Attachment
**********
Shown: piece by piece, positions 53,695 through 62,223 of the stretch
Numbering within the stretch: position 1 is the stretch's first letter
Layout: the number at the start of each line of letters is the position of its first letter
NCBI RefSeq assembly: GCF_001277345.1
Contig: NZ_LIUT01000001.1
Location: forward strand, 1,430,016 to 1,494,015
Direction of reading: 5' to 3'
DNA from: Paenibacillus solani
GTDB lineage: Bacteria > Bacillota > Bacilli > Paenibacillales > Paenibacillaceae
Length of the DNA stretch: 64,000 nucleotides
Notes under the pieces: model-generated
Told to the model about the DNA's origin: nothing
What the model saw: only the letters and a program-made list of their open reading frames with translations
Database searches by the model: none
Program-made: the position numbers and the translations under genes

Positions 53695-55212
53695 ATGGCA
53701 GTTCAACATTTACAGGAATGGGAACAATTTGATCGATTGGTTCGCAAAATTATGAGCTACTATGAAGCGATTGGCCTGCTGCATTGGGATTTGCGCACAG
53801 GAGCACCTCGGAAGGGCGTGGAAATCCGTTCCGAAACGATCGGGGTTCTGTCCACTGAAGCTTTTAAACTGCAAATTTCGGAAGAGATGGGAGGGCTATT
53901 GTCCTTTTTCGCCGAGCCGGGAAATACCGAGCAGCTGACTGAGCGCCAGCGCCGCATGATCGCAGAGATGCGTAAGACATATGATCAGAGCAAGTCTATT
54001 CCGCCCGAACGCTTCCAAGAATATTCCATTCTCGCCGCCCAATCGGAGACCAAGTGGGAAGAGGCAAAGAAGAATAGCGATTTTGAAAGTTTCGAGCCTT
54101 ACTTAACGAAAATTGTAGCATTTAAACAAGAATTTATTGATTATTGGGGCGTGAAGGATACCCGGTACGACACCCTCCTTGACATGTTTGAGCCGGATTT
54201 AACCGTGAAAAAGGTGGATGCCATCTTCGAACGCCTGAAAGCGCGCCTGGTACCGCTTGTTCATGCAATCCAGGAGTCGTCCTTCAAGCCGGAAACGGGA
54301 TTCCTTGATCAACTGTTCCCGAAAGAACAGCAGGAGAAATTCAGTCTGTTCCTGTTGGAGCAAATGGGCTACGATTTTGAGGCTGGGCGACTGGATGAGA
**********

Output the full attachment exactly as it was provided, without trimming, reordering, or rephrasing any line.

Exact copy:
Shown: piece by piece, positions 53,695 through 62,223 of the stretch
Numbering within the stretch: position 1 is the stretch's first letter
Layout: the number at the start of each line of letters is the position of its first letter
NCBI RefSeq assembly: GCF_001277345.1
Contig: NZ_LIUT01000001.1
Location: forward strand, 1,430,016 to 1,494,015
Direction of reading: 5' to 3'
DNA from: Paenibacillus solani
GTDB lineage: Bacteria > Bacillota > Bacilli > Paenibacillales > Paenibacillaceae
Length of the DNA stretch: 64,000 nucleotides
Notes under the pieces: model-generated
Told to the model about the DNA's origin: nothing
What the model saw: only the letters and a program-made list of their open reading frames with translations
Database searches by the model: none
Program-made: the position numbers and the translations under genes

Positions 53695-55212
53695 ATGGCA
53701 GTTCAACATTTACAGGAATGGGAACAATTTGATCGATTGGTTCGCAAAATTATGAGCTACTATGAAGCGATTGGCCTGCTGCATTGGGATTTGCGCACAG
53801 GAGCACCTCGGAAGGGCGTGGAAATCCGTTCCGAAACGATCGGGGTTCTGTCCACTGAAGCTTTTAAACTGCAAATTTCGGAAGAGATGGGAGGGCTATT
53901 GTCCTTTTTCGCCGAGCCGGGAAATACCGAGCAGCTGACTGAGCGCCAGCGCCGCATGATCGCAGAGATGCGTAAGACATATGATCAGAGCAAGTCTATT
54001 CCGCCCGAACGCTTCCAAGAATATTCCATTCTCGCCGCCCAATCGGAGACCAAGTGGGAAGAGGCAAAGAAGAATAGCGATTTTGAAAGTTTCGAGCCTT
54101 ACTTAACGAAAATTGTAGCATTTAAACAAGAATTTATTGATTATTGGGGCGTGAAGGATACCCGGTACGACACCCTCCTTGACATGTTTGAGCCGGATTT
54201 AACCGTGAAAAAGGTGGATGCCATCTTCGAACGCCTGAAAGCGCGCCTGGTACCGCTTGTTCATGCAATCCAGGAGTCGTCCTTCAAGCCGGAAACGGGA
54301 TTCCTTGATCAACTGTTCCCGAAAGAACAGCAGGAGAAATTCAGTCTGTTCCTGTTGGAGCAAATGGGCTACGATTTTGAGGCTGGGCGACTGGATGAGA